It is time for the Mabry family to go to church, and they are taking us with them. Douglas Lyons’ comedy is directed by Zhailon Levingston, who is not only making his Broadway debut with this play but also at 27 is the youngest Black director in Broadway history. Levingston is director of industry initiatives for the Broadway Advocacy Coalition, which is leading Broadway’s ongoing reckoning with race, racism, and representation.
The occasion for the family gathering in Chicken & Biscuits, which opens Sunday night at Circle in the Square, is the funeral of Bernard, the father of sisters Baneatta (Cleo King) and Beverly (Ebony Marshall-Oliver). Overseeing the service is pastor Reginald Mabry (Norm Lewis), Baneatta’s husband, who is taking over church-leading duties from his father-in-law and is nervous about measuring up.
Also attending: Baneatta and Reginald’s children, Kenny (Devere Rogers) and Simone (Alana Raquel Bowers), along with Beverly’s Extremely-Gen-Z-with-added-Gen-Z daughter, La ’Trice (Aigner Mizzelle), who—when someone says how nice she looks—offers a monotone, “I know,” in response. Kenny’s partner, Logan (Michael Urie), the only white person on stage, is feeling frozen out, comparing his presence to “like a reverse Get Out, and we all know how that ended.”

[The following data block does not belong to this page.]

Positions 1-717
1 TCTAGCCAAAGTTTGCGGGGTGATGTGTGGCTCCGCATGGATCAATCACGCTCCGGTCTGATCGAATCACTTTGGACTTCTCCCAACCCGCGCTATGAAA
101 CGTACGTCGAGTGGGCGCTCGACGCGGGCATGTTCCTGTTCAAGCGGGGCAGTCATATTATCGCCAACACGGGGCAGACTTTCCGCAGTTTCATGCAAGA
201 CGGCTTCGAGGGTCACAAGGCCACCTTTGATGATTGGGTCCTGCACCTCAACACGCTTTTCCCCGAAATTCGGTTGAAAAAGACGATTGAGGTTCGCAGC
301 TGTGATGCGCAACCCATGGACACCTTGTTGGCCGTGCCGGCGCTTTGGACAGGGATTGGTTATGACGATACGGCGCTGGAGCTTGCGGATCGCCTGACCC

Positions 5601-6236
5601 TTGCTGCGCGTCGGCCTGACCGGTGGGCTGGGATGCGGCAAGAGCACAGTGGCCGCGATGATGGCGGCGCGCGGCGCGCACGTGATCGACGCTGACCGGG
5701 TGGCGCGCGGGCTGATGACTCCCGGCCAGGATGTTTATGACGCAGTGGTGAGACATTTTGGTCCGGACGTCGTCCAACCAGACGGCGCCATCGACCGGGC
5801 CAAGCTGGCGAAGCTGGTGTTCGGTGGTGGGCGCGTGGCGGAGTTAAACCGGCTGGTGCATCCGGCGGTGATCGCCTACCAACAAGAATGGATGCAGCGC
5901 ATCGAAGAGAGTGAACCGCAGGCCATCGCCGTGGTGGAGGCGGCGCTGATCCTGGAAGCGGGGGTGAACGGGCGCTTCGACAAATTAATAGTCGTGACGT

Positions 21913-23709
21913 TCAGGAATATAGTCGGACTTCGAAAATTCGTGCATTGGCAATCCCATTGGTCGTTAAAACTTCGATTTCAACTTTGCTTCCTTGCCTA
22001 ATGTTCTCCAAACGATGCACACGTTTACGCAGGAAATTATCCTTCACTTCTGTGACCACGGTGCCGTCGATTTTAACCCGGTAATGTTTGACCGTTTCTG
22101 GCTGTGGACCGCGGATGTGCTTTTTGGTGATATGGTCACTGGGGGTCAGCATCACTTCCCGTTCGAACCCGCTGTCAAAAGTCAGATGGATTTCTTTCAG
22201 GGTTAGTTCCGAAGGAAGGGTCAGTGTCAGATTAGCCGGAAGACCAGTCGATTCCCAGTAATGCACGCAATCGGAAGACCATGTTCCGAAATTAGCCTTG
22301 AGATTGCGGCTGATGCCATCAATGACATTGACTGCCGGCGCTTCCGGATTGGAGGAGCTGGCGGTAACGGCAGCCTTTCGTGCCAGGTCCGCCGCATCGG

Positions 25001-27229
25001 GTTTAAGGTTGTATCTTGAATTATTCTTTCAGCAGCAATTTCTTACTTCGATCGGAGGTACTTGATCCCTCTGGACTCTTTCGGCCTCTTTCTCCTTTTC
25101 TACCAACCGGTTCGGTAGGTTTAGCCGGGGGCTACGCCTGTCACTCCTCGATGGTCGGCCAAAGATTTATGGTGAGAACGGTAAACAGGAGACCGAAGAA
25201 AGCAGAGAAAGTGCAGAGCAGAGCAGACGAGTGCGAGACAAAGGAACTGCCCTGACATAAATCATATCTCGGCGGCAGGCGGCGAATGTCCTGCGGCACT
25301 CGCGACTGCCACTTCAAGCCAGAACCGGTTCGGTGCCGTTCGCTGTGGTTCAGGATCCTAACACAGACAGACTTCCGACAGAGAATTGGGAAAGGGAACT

King, Bowers, Marshall-Oliver, Mizzelle, and Rogers—all excellent—are making their Broadway debuts, or as Rogers puts it in his Playbill bio, “Broadway Debut baby!”
The play, first performed in February 2020 at the Queens Theatre, where its run was cut short by the pandemic, opens as it means to go on—soapily and dishily, with the intimation of a giant secret being held by Baneatta, who is frantic to keep it a secret as the day of revelations, confrontations, harsh words, and inevitable reconciliation unfold. The family is a broiling keg of other unspoken resentments waiting to blow as the big reveal awaits its turn.
Baneatta is regal, the queen of the family—fiercely protective, fiercely judgmental about Beverly’s OTT-ness, ramrod straight. Reginald loves her, but her stern propriety is contrasted with his open-hearted gentility. Reginald preaches love, and practices it without reserve; Baneatta loves too, but with her own strictly patrolled conditions attached.
Their daughter Simone, dumped by her partner for a white woman, seems initially to have inherited the worst of her mother’s snideness—but Bowers injects her with a believably bruised vulnerability.
Kenny’s secret is that Logan is his boyfriend. Logan rightly notes that Baneatta never gets his partner’s name right: She has called him Lavender, Lentil, Lamar, and Loofah—which immediately for this critic summoned up Agnes Moorhead’s Endora always misnaming Samantha’s Darrin in Bewitched as Dobbin, Durward, and Darryl.
Baneatta’s name-mangling seems to be a sharp reminder that she does not see Logan, or respect her son’s sexuality and relationship. It is odd the play never really examines this as it is foregrounded as a central issue at the start. There is a resolution—a welcome one, but also a fast one.